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latices

[lat-uh-seez] /ˈlæt əˌsiz/
noun
1.
a plural of latex.

latex

[ley-teks] /ˈleɪ tɛks/
noun, plural latices
[lat-uh-seez] /ˈlæt əˌsiz/ (Show IPA),
latexes.
1.
a milky liquid in certain plants, as milkweeds, euphorbias, poppies, or the plants yielding India rubber, that coagulates on exposure to air.
2.
Chemistry. any emulsion in water of finely divided particles of synthetic rubber or plastic.
Origin
1655-1665
1655-65; < Neo-Latin, special use of Latin latex water, juice, liquid
Dictionary.com Unabridged
Based on the Random House Dictionary, © Random House, Inc. 2014.
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Examples from the web for latices
  • It should be used with carboxylated acrylic or styrene-acrylic latices.
  • Determine whether the low temperature property can be transferred to other latices by mixing latex subcomponents.
  • Some latices are formulated with reactants that allow curing at lower temperatures.
British Dictionary definitions for latices

latices

/ˈlætɪˌsiːz/
noun
1.
a plural of latex

latex

/ˈleɪtɛks/
noun (pl) latexes, latices (ˈlætɪˌsiːz)
1.
a whitish milky fluid containing protein, starch, alkaloids, etc, that is produced by many plants. Latex from the rubber tree is used in the manufacture of rubber
2.
a suspension of synthetic rubber or plastic in water, used in the manufacture of synthetic rubber products, etc
Word Origin
C19: New Latin, from Latin: liquid, fluid
Collins English Dictionary - Complete & Unabridged 2012 Digital Edition
© William Collins Sons & Co. Ltd. 1979, 1986 © HarperCollins
Publishers 1998, 2000, 2003, 2005, 2006, 2007, 2009, 2012
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Word Origin and History for latices

latex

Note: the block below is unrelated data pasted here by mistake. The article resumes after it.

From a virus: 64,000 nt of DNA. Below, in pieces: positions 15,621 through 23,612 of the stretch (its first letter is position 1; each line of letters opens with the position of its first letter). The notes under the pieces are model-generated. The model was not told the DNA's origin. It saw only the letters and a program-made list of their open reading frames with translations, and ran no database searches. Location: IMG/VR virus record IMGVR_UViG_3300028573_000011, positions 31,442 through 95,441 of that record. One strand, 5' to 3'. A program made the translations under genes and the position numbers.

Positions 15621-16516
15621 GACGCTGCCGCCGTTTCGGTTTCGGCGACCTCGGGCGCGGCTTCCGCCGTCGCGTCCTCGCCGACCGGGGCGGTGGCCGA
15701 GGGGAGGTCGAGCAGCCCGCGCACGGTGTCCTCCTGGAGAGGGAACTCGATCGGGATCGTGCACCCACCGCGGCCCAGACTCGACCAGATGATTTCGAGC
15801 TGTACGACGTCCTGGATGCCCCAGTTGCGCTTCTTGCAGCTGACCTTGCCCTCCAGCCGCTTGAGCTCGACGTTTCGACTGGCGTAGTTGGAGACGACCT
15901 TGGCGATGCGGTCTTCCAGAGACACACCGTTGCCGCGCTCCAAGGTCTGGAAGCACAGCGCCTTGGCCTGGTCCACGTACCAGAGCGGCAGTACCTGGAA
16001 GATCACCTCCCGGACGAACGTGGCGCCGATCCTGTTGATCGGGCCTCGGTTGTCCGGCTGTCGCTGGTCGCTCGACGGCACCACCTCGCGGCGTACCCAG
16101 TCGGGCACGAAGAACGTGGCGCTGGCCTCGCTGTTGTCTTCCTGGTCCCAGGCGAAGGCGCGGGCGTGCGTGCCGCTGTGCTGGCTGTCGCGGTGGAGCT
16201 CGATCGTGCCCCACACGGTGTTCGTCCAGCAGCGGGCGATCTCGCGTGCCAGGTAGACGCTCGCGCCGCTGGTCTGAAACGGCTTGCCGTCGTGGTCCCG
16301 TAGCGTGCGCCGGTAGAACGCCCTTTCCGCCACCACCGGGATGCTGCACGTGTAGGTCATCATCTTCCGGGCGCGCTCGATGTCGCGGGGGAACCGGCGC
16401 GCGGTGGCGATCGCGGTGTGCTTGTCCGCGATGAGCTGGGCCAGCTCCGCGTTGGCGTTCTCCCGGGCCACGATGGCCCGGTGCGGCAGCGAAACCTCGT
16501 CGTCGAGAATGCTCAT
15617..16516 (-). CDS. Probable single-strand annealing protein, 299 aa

n.

1660s, "body fluid," from Latin latex (genitive laticis) "liquid, fluid," probably from Greek latax "dregs," from PIE root *lat- "wet" (cf. Middle Irish laith "beer," Welsh llaid "mud, mire," Lithuanian latakas "pool, puddle," Old Norse leþja "filth"). Used 1835 to mean "milky liquid from plants." Meaning "water-dispersed polymer particles" (used in rubber goods, paints, etc.) is from 1937. As an adjective by 1954, in place of clasically correct laticiferous.

Online Etymology Dictionary, © 2010 Douglas Harper
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latices in Medicine

latex la·tex (lā'těks')
n.

  1. The colorless or milky sap of certain plants, such as the poinsettia, that coagulates on exposure to air.

  2. An emulsion of rubber or plastic globules in water, used in adhesives and synthetic rubber products.


la'tex' adj.
The American Heritage® Stedman's Medical Dictionary
Copyright © 2002, 2001, 1995 by Houghton Mifflin Company. Published by Houghton Mifflin Company.
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latices in Science
latex
  (lā'těks')   
  1. The colorless or milky sap of certain trees and plants, such as the milkweed and the rubber tree, that hardens when exposed to the air. Latex usually contains gum resins, waxes, and oils, and sometimes toxic substances.

  2. A manufactured emulsion of synthetic rubber or plastic droplets in water that resembles the latex of plants. It is used in paints, adhesives, and synthetic rubber products.


The American Heritage® Science Dictionary
Copyright © 2002. Published by Houghton Mifflin. All rights reserved.
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